An absorbing and often poignant account that works both as a detailed sports chronicle and a heart-felt tribute to an...



Sportswriter (Sports Illustrated) and novelist Schwartz (Caught, 1985) offers an affecting yet balanced portrait of the legendary, lightning-fast filly and of the thoroughbred racing world she briefly set afire.

Although the tragic outcome (a broken leg; death) of the 1975 "Great Match Race'' that pitted the undefeated three-year-old against Kentucky Derby-winner Foolish Pleasure will be familiar to any horse-racing aficionado, fans and nonfans alike should be swept along by Schwartz's skillful narrative and broad depiction of the thoroughbred milieu. Here are the fabulously wealthy owners, the devoted trainers, the assorted jockeys, grooms, vets, and backstretch hangers-on, all living an odd, peripatetic existence as they follow the season and the fragile behemoths they seem genuinely to love. Not skirted is a consideration of the business forces that drive the sport (perhaps to the horses' detriment), the risk of fixed betting, and the hype surrounding big races. At the center is the huge, dark-brown filly, a fully rounded character in her own right, viewed from her conception in a stark, unromantic mating shed through each painstaking step of training and on to her short but brilliant career. Along the way there are lively sketches of those around her, particularly gruff trainer Frank Whiteley, chain-smoking and popping Gelusils, and hot-tempered jockey Jacinto Vasquez, passing up the mount he had led to a Derby win in favor of the awesome filly that "was different from every other horse he had ever ridden.'' Most notably there is a lyrical evocation of the wonder great horses can inspire, "a feeling that they gave you, a belief in something bigger than yourself...some bright, wordless magic.''

An absorbing and often poignant account that works both as a detailed sports chronicle and a heart-felt tribute to an extraordinary animal dying young.

Pub Date: Aug. 1, 1991

ISBN: 0-345-36017-6

Page Count: 288

Publisher: Ballantine

Review Posted Online: May 20, 2010

Kirkus Reviews Issue: June 15, 1991

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Doesn’t dig as deep as it could, but offers a captivating look at the NBA’s greatest era.


NBA legends Bird and Johnson, fierce rivals during their playing days, team up on a mutual career retrospective.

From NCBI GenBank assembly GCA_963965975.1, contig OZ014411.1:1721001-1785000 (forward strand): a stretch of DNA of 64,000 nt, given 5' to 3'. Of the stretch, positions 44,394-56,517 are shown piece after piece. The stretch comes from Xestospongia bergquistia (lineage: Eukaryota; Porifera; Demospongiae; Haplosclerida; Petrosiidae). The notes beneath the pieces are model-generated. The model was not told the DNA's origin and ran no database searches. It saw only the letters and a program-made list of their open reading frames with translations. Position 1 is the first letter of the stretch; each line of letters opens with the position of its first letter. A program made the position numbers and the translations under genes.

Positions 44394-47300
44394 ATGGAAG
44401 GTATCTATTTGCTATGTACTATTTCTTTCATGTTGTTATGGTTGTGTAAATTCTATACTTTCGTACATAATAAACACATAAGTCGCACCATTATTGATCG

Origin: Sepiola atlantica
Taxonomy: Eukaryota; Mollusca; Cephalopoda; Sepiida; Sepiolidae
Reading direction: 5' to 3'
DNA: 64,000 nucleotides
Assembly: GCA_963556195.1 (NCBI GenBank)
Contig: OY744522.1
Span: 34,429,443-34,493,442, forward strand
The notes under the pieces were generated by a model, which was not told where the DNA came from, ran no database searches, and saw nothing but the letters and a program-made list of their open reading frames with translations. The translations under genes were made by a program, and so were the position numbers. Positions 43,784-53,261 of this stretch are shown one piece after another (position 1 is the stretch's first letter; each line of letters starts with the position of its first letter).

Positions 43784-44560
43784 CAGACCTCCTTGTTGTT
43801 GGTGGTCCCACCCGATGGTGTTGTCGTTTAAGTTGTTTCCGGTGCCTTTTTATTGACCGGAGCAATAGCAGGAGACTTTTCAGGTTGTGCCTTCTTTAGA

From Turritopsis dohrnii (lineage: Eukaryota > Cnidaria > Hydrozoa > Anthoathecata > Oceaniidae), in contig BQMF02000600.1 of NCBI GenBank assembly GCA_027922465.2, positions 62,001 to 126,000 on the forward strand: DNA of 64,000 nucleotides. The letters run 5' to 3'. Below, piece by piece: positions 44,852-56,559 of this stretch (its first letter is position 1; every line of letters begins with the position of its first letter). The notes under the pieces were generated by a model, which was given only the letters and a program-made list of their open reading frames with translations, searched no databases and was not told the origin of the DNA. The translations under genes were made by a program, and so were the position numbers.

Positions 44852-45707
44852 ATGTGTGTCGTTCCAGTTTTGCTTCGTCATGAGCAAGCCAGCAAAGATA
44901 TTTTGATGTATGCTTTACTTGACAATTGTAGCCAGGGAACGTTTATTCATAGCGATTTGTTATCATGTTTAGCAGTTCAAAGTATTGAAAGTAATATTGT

With megastars LeBron James and Kobe Bryant and international superstars like China’s Yao Ming pushing it to ever-greater heights of popularity today, it’s difficult to imagine the NBA in 1979, when financial problems, drug scandals and racial issues threatened to destroy the fledgling league. Fortunately, that year marked the coming of two young saviors—one a flashy, charismatic African-American and the other a cocky, blond, self-described “hick.” Arriving fresh off a showdown in the NCAA championship game in which Johnson’s Michigan State Spartans defeated Bird’s Indiana State Sycamores—still the highest-rated college basketball game ever—the duo changed the course of history not just for the league, but the sport itself. While the pair’s on-court accomplishments have been exhaustively chronicled, the narrative hook here is unprecedented insight and commentary from the stars themselves on their unique relationship, a compelling mixture of bitter rivalry and mutual admiration. This snapshot of their respective careers delves with varying degrees of depth into the lives of each man and their on- and off-court achievements, including the historic championship games between Johnson’s Lakers and Bird’s Celtics, their trailblazing endorsement deals and Johnson’s stunning announcement in 1991 that he had tested positive for HIV. Ironically, this nostalgic chronicle about the two men who, along with Michael Jordan, turned more fans onto NBA basketball than any other players, will likely appeal primarily to a narrow cross-section of readers: Bird/Magic fans and hardcore hoop-heads.